Globalised criminal activity has forced states to coordinate their legal responses. This course examines the system of international and domestic laws used by states to suppress transnational criminal activity. First it examines the identification of transnational criminal threats and the development of policy in response. Then it examines the substantive crimes established through treaties. It analyses the contraband offences, crimes of violence and the concept of transnational organised crime. Finally it examines international procedural co-operation. It begins with the foundational issue of jurisdiction and then turns to the steps in that process such as mutual legal assistance and extradition.

Lecturer: Neil Boister


LAWS525-15B Contemporary International Indigenous Issues

The purpose of this paper is to focus on the issues that are raised at the United Nations Permanent Forum on Indigenous Issues, each year, to provide a special insight into the workings of the United Nations on contemporary and topical indigenous issues. An examination of the Declaration on the Rights of Indigenous Peoples will be pivotal.

Lecturer: Valmaine Toki


LAWS562-15B International Trade

This paper will provide students with an in-depth understanding and knowledge of the law and policies of present-day international trade regulations, both on the multilateral level (and hence an intensive examination of the procedural and substantive law of the World Trade Organisation (WTO)) and on the regional level (the law of Free Trade Agreements).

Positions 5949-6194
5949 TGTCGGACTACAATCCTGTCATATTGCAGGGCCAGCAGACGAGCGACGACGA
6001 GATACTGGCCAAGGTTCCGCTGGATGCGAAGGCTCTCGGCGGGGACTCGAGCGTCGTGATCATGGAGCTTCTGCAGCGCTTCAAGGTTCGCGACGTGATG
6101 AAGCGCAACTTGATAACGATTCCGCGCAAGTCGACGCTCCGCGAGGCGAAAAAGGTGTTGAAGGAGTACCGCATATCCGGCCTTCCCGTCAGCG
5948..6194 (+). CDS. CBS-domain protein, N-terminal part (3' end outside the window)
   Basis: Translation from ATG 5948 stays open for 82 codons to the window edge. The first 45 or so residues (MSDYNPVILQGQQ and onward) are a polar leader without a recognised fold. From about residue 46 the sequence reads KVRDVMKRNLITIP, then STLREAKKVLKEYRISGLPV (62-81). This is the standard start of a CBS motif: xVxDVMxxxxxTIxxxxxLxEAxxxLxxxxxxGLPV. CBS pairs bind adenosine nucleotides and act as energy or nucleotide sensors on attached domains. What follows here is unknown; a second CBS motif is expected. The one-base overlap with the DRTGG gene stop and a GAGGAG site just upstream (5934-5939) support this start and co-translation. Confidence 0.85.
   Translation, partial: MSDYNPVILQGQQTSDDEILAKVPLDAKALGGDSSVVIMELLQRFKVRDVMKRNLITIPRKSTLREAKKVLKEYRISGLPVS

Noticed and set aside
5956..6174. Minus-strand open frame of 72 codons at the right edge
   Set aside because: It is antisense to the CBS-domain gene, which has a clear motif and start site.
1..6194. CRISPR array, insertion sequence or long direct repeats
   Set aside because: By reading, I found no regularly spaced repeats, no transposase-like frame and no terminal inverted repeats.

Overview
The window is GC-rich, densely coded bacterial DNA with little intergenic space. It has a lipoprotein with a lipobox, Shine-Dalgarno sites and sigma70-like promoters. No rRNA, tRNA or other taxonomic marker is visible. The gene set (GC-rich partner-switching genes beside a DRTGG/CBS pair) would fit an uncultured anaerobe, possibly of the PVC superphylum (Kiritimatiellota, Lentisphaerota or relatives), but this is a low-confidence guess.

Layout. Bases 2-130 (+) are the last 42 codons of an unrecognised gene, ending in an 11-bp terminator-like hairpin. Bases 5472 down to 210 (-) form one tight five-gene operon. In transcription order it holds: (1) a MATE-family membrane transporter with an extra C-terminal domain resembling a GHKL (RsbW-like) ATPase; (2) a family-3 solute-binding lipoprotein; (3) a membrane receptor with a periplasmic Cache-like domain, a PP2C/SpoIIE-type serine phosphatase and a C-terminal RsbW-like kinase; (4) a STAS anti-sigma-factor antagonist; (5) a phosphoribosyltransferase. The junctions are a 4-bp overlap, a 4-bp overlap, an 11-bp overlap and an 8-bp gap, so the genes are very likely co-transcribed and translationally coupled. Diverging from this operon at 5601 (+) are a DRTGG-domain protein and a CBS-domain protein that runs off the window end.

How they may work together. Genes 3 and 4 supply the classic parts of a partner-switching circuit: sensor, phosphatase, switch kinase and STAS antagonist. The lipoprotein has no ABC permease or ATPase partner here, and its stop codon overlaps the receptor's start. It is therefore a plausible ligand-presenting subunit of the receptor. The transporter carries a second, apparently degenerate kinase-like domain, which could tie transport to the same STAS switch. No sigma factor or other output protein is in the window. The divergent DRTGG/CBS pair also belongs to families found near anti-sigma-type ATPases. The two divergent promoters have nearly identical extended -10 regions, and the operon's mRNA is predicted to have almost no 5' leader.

Lecturer: Sadeq Bigdeli/Alberto Alvarez-Jimenez


LAWS571-15B Special Topic: International Sales and Finance Law

This course discusses the most important legal issues in international sales and finance in the modern global era. Principal topics include: international sale of goods most commonly adopted terms such as FOB, CIF etc., international sale of goods under the terms of the United Nations Convention on the International sale of Goods 1980, passing property and risk, delivery, bills of lading, letters of credit, disputes resolution, jurisdiction and governing law of contracts for international sales and finances.

Lecturer: Leo Liao



T Semester

LAWS513-15C International Business Law

International Business Law is a course that will be useful both to domestic and to international students who intend to focus their careers in the international arena or to those students who intend to work domestically in areas with an international link. It will also be useful to those interested in the policy areas around international business law.

Lecturer: Neil Boister/Gordon Walker



Intensives

LAWS570-15C Special Topic: Human Rights and Environmental Law (13 – 17 April)

The paper gives an overview of the topic of human rights and the environment and explores the interaction between these two fields. It identifies a number of crosscutting issues, and examines concerns about the relationship between human rights concepts and the need to protect and conserve the environment at international, regional and national levels. It explores significant jurisprudence and human rights instruments relevant to the environment in Europe and North America, drawing lessons from them for the Asia-Pacific.

Lecturer: Ben Boer